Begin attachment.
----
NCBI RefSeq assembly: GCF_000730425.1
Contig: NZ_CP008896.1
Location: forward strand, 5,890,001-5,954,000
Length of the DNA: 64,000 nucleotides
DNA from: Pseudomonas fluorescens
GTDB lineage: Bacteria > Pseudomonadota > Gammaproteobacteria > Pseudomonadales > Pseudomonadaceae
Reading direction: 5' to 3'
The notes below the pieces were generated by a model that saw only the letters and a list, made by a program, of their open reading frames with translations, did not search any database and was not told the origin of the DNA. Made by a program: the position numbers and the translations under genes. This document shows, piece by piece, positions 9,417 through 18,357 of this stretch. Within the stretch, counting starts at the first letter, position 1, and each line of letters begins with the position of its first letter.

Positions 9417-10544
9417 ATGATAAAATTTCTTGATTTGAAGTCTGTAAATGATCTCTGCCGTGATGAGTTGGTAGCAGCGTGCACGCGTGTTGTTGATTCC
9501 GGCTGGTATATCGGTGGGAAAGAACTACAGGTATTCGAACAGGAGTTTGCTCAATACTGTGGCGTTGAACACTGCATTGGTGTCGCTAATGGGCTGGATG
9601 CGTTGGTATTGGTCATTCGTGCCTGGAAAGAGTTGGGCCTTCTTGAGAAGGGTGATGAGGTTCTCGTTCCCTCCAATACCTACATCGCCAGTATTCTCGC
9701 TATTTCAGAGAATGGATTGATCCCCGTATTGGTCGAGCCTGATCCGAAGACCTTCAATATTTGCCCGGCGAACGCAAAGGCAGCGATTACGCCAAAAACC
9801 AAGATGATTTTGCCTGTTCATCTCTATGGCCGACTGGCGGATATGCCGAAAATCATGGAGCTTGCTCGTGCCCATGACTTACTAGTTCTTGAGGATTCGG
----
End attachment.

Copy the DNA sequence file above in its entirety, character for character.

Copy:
NCBI RefSeq assembly: GCF_000730425.1
Contig: NZ_CP008896.1
Location: forward strand, 5,890,001-5,954,000
Length of the DNA: 64,000 nucleotides
DNA from: Pseudomonas fluorescens
GTDB lineage: Bacteria > Pseudomonadota > Gammaproteobacteria > Pseudomonadales > Pseudomonadaceae
Reading direction: 5' to 3'
The notes below the pieces were generated by a model that saw only the letters and a list, made by a program, of their open reading frames with translations, did not search any database and was not told the origin of the DNA. Made by a program: the position numbers and the translations under genes. This document shows, piece by piece, positions 9,417 through 18,357 of this stretch. Within the stretch, counting starts at the first letter, position 1, and each line of letters begins with the position of its first letter.

Positions 9417-10544
9417 ATGATAAAATTTCTTGATTTGAAGTCTGTAAATGATCTCTGCCGTGATGAGTTGGTAGCAGCGTGCACGCGTGTTGTTGATTCC
9501 GGCTGGTATATCGGTGGGAAAGAACTACAGGTATTCGAACAGGAGTTTGCTCAATACTGTGGCGTTGAACACTGCATTGGTGTCGCTAATGGGCTGGATG
9601 CGTTGGTATTGGTCATTCGTGCCTGGAAAGAGTTGGGCCTTCTTGAGAAGGGTGATGAGGTTCTCGTTCCCTCCAATACCTACATCGCCAGTATTCTCGC
9701 TATTTCAGAGAATGGATTGATCCCCGTATTGGTCGAGCCTGATCCGAAGACCTTCAATATTTGCCCGGCGAACGCAAAGGCAGCGATTACGCCAAAAACC
9801 AAGATGATTTTGCCTGTTCATCTCTATGGCCGACTGGCGGATATGCCGAAAATCATGGAGCTTGCTCGTGCCCATGACTTACTAGTTCTTGAGGATTCGG